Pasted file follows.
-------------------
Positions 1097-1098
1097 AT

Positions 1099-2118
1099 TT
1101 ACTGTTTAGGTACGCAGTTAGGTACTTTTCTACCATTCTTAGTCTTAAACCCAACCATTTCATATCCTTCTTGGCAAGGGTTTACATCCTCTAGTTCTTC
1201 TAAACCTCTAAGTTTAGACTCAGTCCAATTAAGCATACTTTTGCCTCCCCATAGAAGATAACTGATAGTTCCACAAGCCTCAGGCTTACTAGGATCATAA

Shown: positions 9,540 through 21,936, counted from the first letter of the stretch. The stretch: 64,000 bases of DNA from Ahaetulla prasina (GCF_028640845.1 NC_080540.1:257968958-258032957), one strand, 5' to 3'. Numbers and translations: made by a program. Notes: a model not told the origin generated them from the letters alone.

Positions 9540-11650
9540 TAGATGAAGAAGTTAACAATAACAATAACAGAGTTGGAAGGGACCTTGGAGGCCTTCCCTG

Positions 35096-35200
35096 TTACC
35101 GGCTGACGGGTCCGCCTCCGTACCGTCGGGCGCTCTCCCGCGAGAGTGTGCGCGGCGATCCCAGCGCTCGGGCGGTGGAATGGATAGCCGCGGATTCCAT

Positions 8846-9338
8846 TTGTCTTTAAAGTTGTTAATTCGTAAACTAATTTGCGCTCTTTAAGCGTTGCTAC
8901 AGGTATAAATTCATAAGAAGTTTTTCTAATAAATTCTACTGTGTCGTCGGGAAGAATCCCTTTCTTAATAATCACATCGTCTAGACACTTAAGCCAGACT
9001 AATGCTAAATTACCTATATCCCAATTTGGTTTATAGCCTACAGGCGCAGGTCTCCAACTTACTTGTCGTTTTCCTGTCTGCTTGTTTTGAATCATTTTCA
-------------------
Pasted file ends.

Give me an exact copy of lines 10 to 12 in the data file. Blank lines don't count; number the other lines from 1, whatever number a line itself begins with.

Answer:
Positions 35096-35200
35096 TTACC
35101 GGCTGACGGGTCCGCCTCCGTACCGTCGGGCGCTCTCCCGCGAGAGTGTGCGCGGCGATCCCAGCGCTCGGGCGGTGGAATGGATAGCCGCGGATTCCAT